Module Information

Module Identifier
Module Title
Academic Year
Intended for use in future years

Course Delivery

Delivery Type Delivery length / details
Lecture 14 Hours. (14 x 1 hour)
Seminars / Tutorials 7 Hours. (7 x 1 hour)


Assessment Type Assessment length / details Proportion
Semester Assessment Essay: 1 x 3,000 words  40%
Semester Exam 2 Hours   60%
Supplementary Exam Resit opportunities for this module will be available in the Supplementary examination period. F resit: The student will re-sit the module by examination only for a 'capped' pass mark (40). H resit: The student will submit missing coursework elements and/or re-sit by examination in the Supplementary exam period in lieu of a missed/failed exam for full marks. Students re-sitting elements of failed coursework are required to select a different essay/assignment title and must not submit re-written versions of the original essay/assignment.  

Learning Outcomes

On completion of the modules, students will be able to:

- Describe and analyse the historical development of a variety of different parliamentary bodies
- Critically assess the relevance of alternative understandings of 'democracy' and 'representation' to the functioning of parliamentary democracy
- Critically discuss the performance of major parliamentary institutions in the UK and overseas
- Review and assess leading perspectives on the factors shaping the behaviour of political representatives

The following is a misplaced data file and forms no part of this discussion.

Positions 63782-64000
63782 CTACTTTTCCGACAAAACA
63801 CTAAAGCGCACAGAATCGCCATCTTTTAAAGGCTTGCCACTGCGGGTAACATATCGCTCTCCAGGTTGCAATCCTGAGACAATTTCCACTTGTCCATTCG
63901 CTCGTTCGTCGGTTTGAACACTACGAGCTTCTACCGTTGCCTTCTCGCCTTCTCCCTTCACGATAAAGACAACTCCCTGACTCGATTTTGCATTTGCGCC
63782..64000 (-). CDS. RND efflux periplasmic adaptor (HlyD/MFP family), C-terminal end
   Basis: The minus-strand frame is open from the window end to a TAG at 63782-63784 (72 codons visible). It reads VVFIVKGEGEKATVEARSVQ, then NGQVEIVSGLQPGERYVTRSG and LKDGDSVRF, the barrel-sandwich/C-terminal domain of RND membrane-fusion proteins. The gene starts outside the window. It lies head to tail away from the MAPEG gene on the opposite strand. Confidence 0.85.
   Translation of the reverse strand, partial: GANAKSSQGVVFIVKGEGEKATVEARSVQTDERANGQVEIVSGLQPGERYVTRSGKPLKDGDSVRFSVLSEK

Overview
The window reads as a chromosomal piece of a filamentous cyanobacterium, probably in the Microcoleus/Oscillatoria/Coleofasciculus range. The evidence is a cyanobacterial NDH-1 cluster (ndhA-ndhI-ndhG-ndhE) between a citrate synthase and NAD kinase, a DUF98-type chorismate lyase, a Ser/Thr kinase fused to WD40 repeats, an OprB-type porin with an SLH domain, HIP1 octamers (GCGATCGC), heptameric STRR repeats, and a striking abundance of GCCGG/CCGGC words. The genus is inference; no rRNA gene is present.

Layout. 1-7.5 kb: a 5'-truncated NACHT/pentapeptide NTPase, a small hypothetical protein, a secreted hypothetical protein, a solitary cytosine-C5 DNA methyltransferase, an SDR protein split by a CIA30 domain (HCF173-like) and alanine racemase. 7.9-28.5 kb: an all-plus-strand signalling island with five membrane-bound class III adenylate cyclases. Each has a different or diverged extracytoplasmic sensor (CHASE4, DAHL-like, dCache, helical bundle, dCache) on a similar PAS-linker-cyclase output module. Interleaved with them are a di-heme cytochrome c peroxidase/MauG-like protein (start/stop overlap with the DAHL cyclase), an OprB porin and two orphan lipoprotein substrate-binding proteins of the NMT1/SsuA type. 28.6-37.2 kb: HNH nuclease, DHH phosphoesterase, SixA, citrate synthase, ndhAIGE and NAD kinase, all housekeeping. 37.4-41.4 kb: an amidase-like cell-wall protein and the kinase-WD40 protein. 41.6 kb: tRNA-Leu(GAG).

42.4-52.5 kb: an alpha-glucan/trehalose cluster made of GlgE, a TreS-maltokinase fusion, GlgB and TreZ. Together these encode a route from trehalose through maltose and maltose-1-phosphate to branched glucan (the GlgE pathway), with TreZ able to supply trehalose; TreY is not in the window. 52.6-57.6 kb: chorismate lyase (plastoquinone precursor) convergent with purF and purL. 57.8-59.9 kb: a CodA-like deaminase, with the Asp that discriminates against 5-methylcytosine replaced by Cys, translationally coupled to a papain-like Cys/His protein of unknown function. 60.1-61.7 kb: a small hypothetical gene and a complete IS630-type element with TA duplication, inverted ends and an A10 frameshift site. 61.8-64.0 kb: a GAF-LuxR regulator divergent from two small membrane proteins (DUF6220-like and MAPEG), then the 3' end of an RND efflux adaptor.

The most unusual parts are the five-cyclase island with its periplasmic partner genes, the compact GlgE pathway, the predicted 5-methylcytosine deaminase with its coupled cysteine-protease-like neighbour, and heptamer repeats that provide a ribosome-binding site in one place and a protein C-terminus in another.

Brief description

This module examines the centrality of Parliaments to the practice of representation and the exercise of political authority in modern democratic polities.


This module aims to develop student awareness of the evolving role of parliaments within modern democratic politics. It does so by examining the historical roots of parliamentary institutions; reviewing the central place of parliaments within theories of representative democracy; considering the factors shaping the behaviour of individual parliamentarians; and challenging students to assess the role of parliaments in promoting political continuity and/or change.


After introducing the defining characteristics of parliaments, the module examines the roots of parliamentary institutions within notions of democracy and political representation. It then explores how such notions have been manifest in the development of different parliamentary bodies (including Westminster, the European Parliament, and the devolved chambers in Scotland and Wales). The module then examines the election and internal organisation of parliamentary chambers, and how these shape the behaviour of individual representatives. Finally, the role of parliamentary institutions in shaping and resisting political reform is addressed.

Transferable skills

Students will have the opportunity to develop, practice and test a wide range of transferable skills that will help them to understand, conceptualise and evaluate examples and ideas. Throughout the course, students should practice and enhance their reading, comprehension and thinking skills, as well as basic numeracy and self-management skills. In lectures, students will develop listening and note taking skills, as well as analytical skills. In seminars students will enhance their analytical skills and will practice listening, explaining and debating skills, as well as engaging in team-work and problem solving. Essay writing will require students to practice independent research, writing and IT skills, and the examination will test these skills under time constraint conditions.

10 ECTS credits


This module is at CQFW Level 6